Have student provide a solution that meets both his/her and your needs. If necessary suggest some.
Next time rather than talk interrupt your friends what might you do instead
Evaluate all the solutions and find one acceptable to both of you. Set a timetable to evaluate its effectiveness.
O.K. then well try it until.... and see how it goes. 27 Rebuilding the self-concept of D students Usefulness Competence Student Self-Esteem Belonging 28 How to respond to D students
Fight your first impulse (try to understand that the student is hurting inside).
Encourage the student at every opportunity.
Separate the deed from the doer. Express a liking for the student while still applying logical consequences.
Show an awareness of some skill the student believes he or she is good at. If possible set up a situation where you can observe the child being competent.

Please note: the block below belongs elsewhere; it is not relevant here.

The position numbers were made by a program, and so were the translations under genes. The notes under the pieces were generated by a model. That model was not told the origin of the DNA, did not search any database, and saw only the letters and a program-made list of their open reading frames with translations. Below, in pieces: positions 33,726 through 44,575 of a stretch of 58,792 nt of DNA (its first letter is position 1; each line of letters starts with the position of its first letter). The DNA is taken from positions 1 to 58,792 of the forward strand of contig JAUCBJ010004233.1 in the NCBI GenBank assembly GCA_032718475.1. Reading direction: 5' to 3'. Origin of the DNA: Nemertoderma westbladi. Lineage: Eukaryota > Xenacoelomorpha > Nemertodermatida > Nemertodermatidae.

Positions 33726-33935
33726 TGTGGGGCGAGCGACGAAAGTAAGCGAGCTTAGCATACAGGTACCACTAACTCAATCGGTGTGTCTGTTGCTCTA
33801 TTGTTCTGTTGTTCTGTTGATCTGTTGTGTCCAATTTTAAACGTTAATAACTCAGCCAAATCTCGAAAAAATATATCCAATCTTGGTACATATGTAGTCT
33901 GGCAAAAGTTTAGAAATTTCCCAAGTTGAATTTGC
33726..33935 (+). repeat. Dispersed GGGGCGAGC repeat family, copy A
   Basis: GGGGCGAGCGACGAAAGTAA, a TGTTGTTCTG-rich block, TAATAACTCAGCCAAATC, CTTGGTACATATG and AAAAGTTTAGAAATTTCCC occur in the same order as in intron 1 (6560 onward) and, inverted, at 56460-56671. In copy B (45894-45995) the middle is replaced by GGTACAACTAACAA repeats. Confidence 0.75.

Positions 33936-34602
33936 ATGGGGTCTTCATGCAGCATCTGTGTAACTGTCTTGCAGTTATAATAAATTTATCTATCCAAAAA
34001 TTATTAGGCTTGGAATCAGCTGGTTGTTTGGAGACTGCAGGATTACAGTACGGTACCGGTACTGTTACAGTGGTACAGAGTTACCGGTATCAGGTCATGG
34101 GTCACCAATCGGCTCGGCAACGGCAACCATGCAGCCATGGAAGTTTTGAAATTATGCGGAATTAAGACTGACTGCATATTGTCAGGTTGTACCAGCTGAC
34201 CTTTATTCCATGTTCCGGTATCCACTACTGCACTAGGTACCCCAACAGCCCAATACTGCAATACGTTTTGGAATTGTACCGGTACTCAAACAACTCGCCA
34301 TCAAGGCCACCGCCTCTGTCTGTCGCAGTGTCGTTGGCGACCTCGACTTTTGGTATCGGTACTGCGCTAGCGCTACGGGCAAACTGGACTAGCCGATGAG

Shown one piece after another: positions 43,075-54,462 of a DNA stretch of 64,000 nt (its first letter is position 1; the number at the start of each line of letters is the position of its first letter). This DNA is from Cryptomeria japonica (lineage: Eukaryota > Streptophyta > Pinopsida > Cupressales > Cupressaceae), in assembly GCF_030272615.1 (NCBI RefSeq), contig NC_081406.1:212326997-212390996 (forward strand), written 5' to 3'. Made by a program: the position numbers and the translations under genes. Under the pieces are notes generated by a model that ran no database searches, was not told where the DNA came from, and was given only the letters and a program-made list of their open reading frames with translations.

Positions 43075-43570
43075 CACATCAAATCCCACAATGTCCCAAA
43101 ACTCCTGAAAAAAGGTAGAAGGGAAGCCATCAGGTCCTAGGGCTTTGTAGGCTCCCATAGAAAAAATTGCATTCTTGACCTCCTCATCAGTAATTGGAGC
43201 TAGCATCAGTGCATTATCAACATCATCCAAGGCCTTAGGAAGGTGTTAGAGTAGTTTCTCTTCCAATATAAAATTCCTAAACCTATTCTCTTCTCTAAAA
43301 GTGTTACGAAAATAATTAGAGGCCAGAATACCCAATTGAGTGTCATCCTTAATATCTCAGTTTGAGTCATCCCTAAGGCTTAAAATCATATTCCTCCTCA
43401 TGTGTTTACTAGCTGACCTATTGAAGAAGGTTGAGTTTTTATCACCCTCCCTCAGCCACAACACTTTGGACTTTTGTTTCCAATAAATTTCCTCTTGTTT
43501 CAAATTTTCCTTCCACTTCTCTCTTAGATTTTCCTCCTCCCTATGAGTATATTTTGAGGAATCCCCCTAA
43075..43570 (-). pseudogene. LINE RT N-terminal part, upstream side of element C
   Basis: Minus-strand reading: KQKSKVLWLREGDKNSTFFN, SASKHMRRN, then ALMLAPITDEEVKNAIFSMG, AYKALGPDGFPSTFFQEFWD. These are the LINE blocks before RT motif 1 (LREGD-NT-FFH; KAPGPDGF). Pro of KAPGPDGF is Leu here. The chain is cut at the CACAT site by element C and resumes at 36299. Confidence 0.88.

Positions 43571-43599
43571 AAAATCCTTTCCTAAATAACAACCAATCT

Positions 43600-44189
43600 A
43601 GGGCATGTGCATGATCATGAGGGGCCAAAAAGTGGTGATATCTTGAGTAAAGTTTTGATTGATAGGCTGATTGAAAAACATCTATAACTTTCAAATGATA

Have the child help you in a meaningful way.
Show some interest in something that interests the child.
Modify the childs curriculum (Usually more Kinesthetic Visual - Rhythmic instruction)
29 How to respond to D students
Collect enough data to be confident of students mistaken goal
Make the student aware of his/her mistaken goals
Confront the student with the need to choose between his/her primary and mistaken goal
Inform the child (privately) during class of the mistaken goal as he or she misbehaves
30 (No Transcript)